Are B11 And E12 Bulbs Interchangeable?

How many home projects have you seen on YouTube and thought to yourself: well, that’s easy enough! And you get cracking on it, ready with your measurements, your written plan, and all the equipment you need to shop for.

But sometimes you hit a glitch that has you scratching your head in bewilderment as to what has gone wrong.

One such scenario is the common mixup and confusion when choosing candle-shaped bulbs. It is usually assumed that E12 and B11 are two basic-types of the bulb, and one has to choose between the two options.

However, while in the market, you can find one bulb that has both E12 and B11 in its description. How come?

The codes E12 and B11 refer to two different specifications. E12 is the type of the bulb’s base, while B11 refers to the bulb type, and describes its shape. Both of these are usually found in the same bulb, leading to the mixup.

E12 And B11 Codes Explained

There is widespread confusion when choosing the candle-shaped bulb for chandeliers, string lights, signage, or marquees. You need a very specific base for the bulbs to fit in your socket.

When people need to buy these bulbs, the code E12 and B11 cause the doubt about which of the two codes applies to their specific requirement.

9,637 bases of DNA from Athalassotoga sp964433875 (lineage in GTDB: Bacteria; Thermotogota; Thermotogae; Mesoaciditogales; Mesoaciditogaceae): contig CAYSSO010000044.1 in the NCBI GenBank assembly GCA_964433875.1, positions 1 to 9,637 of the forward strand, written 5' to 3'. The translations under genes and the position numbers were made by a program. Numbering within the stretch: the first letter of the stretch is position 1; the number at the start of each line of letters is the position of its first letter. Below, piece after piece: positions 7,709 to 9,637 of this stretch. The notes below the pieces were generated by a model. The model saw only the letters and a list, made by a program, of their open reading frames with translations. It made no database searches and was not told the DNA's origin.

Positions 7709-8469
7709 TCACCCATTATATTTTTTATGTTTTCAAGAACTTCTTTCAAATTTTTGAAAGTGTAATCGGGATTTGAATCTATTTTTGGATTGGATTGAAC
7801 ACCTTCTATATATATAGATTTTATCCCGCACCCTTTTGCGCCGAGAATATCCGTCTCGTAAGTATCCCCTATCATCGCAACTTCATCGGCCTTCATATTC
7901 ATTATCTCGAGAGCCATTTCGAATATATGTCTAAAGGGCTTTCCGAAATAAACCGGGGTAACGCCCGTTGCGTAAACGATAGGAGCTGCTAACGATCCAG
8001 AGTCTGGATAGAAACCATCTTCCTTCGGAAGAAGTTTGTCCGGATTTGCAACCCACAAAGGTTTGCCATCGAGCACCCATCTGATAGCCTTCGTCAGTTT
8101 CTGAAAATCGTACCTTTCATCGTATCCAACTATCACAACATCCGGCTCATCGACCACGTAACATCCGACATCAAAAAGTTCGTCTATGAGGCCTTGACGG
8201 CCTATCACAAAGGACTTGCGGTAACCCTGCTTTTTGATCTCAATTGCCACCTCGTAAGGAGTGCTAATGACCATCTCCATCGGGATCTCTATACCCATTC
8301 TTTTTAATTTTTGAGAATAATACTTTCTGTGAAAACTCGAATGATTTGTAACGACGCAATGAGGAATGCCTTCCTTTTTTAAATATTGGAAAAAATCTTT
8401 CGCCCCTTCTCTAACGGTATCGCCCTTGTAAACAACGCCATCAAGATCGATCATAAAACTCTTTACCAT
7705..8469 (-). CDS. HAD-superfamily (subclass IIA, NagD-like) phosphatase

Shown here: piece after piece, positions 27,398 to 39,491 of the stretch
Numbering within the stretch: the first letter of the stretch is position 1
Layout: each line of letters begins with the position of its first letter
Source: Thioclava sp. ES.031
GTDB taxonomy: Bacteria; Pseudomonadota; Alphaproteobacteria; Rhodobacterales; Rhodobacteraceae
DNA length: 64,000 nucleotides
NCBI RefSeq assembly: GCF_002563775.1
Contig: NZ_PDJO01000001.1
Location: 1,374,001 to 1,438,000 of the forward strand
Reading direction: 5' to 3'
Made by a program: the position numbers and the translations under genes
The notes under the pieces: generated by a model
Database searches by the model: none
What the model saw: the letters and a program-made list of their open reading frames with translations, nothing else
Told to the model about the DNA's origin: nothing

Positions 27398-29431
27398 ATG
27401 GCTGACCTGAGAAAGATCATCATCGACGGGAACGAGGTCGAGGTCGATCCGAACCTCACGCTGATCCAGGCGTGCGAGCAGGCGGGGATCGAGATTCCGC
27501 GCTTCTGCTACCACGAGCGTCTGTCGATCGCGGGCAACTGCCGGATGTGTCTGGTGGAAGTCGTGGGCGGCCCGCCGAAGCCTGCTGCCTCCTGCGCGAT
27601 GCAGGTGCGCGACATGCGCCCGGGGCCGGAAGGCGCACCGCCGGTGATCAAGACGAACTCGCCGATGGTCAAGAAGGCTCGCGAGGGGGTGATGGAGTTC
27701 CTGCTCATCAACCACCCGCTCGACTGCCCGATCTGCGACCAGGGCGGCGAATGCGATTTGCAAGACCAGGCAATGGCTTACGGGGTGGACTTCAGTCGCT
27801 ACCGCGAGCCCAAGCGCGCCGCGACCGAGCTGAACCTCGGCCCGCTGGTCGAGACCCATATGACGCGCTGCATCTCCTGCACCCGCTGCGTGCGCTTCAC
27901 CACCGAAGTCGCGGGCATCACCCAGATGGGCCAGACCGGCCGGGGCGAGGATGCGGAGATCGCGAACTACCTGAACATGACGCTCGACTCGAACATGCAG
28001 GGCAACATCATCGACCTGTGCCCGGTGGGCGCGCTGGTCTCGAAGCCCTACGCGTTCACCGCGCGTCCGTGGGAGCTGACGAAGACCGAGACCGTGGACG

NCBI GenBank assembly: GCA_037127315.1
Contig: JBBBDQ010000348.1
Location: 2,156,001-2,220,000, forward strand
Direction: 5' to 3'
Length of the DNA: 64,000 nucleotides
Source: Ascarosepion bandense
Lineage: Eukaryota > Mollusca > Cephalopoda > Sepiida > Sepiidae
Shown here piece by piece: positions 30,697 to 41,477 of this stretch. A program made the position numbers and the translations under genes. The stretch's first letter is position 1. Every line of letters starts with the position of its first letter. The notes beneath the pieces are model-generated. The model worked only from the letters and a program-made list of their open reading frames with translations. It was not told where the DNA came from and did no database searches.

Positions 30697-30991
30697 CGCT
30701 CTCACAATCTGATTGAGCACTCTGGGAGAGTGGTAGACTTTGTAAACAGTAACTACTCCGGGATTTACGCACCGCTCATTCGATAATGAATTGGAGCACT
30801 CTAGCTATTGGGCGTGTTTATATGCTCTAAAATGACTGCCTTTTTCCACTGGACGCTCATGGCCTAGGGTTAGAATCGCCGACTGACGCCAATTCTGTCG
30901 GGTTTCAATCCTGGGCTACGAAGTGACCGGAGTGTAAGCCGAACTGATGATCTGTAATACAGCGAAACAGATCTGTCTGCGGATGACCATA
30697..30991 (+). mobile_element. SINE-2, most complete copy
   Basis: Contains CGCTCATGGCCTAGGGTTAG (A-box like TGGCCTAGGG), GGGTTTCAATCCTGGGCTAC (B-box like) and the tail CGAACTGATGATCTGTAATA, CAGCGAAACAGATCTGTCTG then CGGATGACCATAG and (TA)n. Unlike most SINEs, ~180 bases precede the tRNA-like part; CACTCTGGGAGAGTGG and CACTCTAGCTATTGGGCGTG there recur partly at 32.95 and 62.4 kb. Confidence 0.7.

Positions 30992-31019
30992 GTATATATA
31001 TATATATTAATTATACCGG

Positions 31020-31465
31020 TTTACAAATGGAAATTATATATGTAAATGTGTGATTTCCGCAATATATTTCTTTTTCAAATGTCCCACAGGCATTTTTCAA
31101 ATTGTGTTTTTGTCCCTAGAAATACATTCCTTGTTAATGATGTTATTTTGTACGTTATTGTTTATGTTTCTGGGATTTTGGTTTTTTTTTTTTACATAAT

The reality is that both of these codes refer to entirely different things and are not mutually exclusive.

E12 is the description of the base type of the bulb and is the candelabra Edison screw base.

B11 is the description of the bulb type and the candle shape of the glass body.

The confusion usually arises because these two codes and descriptions are usually found in the SAME bulb, where one refers to the base and the other refers to the bulb.

Diameter Specification

As if buying the right bulb was not puzzling enough, that there needed to be multiple codes looking similar but referring to different specifications.

Have faith, because these codes are there to help you pick the EXACT bulb that would fit your needs. I will help explain the difference.

Going into detail, the E12 on the bulb code means an ‘Edison’ screw-in type with a base that measures 12 millimeters across the widest part of the base (not bulb).

On the other hand, B11 means the bulb’s glass body ends in a ‘Blunt’ tip at the top, usually shaped like a candle, bullet or torpedo!

In standard American units, the measurement is given in eighths of an inch. So the number 11 means the diameter but it becomes 11/8 so 1.375 inch.

When I convert it to mm its about 35 mm in the widest part of the glass body.

On the other hand an E12 is as we know 12 mm in diameter, but unlike the shape, the base is not converted to eighths so it just stays as 12 mm.

The E12 helps you decide which bulb base will fit into the light socket that your fixture has, and after that, the B11 will help you pick out the desired shape of your bulb.

Determining the required shape of the bulb if also quite important. Sometimes a light fixture cannot allow a bigger bulb or a globular bulb to fit in, so only the slim bullet shape will serve the purpose.